Dr David Tuller: CBT for CFS Should Target “Problematic Worry,” Says New Study from Professor Chalder


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Trial By Error: CBT for CFS Should Target “Problematic Worry,” Says New Study from Professor Chalder

28 January 2022 Leave a Comment
By David Tuller, DrPH
Apparently, after 30+ years of promoting cognitive behavior therapy for chronic fatigue syndrome (so-called), Professor Trudie Chalder has discovered something new: Patients worry a lot! And those with worse symptoms tend to have higher worry levels! She believes CBT for CFS can be tweaked to make a difference. She presents this information in a new study, published in the journal Behavior Therapy–yet another in which she and her colleagues disavow the possibility of inferring causality but use causal language anyway.

The article, posted a few days ago, is called “Generalised worry in patients with Chronic Fatigue Syndrome following Cognitive Behavioural Therapy–a prospective cohort study in secondary care.” Sten Helmfrid made me laugh with this tweet about it: “Professor Chalder concludes that patients with #ME/CFS worry a lot and suggests that CBT should focus on the issue. One of the reasons that patients worry is the large number of substandard CBT papers that are pumped out. I don’t think CBT is the solution!”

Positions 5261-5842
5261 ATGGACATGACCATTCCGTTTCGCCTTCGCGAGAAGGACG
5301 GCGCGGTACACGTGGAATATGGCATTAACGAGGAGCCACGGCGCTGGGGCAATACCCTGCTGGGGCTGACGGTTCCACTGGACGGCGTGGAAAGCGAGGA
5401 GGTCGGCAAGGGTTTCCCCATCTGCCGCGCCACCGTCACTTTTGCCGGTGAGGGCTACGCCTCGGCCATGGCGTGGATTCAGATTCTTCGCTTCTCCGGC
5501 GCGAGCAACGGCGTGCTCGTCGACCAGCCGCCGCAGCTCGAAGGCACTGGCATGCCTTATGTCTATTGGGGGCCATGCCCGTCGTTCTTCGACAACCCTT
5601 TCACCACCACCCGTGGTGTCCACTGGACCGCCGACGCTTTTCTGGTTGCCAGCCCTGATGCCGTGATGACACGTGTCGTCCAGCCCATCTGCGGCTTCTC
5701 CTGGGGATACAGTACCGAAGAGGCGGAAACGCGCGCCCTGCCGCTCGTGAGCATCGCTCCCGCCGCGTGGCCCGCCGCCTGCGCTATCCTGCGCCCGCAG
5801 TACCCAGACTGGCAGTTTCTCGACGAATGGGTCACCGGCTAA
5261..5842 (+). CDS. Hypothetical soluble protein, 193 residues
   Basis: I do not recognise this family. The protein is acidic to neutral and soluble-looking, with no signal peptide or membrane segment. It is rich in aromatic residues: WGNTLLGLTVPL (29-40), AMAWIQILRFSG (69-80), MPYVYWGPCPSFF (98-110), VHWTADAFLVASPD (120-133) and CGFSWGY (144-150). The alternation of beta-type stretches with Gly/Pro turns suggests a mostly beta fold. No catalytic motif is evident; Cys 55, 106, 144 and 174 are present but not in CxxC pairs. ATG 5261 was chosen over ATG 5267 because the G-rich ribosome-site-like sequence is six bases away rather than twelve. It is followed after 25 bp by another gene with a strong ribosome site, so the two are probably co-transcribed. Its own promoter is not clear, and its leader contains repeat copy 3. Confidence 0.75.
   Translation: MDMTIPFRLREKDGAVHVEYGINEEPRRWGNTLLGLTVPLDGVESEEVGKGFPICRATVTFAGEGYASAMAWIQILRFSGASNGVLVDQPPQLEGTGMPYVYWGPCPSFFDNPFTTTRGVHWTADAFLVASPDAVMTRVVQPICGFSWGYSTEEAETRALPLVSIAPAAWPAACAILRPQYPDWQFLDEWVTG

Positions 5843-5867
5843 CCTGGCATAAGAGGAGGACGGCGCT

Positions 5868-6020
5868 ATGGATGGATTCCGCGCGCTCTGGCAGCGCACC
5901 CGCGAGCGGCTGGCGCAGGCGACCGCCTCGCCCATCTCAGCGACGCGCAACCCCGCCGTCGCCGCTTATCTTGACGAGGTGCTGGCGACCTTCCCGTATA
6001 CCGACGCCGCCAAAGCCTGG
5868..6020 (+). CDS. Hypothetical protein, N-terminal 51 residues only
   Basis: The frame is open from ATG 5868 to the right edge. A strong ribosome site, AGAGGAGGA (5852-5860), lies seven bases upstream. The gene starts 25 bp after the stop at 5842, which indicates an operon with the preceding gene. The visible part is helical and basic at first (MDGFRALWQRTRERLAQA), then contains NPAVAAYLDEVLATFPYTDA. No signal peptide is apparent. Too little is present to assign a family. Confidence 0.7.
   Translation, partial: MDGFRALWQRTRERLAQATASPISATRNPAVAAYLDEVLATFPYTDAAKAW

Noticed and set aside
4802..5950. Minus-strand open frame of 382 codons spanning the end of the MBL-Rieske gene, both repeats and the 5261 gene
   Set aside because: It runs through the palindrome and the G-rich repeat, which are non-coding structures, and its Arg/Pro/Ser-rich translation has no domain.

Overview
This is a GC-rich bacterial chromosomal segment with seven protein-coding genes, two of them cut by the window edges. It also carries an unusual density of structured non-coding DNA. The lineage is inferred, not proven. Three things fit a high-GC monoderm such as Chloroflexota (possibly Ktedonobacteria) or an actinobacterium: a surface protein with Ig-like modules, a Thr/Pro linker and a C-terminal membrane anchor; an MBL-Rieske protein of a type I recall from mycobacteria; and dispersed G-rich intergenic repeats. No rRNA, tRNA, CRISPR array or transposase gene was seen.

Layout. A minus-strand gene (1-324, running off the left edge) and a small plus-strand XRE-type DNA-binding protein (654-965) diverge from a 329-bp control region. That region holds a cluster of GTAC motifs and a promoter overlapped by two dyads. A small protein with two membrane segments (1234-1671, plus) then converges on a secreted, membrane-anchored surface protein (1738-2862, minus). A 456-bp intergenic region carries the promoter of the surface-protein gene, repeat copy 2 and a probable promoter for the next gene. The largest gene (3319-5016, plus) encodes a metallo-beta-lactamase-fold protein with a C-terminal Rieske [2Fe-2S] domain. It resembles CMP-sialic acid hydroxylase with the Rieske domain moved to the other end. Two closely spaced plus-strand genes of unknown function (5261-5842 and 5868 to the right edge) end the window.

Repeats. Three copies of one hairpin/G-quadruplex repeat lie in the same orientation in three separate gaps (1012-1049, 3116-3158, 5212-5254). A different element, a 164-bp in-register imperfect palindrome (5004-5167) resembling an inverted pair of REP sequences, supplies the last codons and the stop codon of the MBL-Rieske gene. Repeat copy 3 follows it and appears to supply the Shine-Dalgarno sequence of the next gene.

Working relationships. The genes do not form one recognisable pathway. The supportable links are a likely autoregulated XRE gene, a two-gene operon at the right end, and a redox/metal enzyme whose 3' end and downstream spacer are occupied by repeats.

The study involved a cohort of 470 people with CFS [I am using this name in this post because the study uses it] attending a specialty care clinic between 2007 and 2014 and receiving CBT. Participants completed self-report measures, including a measure of “generalized worry,” at baseline, discharge from treatment, and follow-up at three months and six months. More than 70% met the study’s criteria for “generalised worry” at baseline.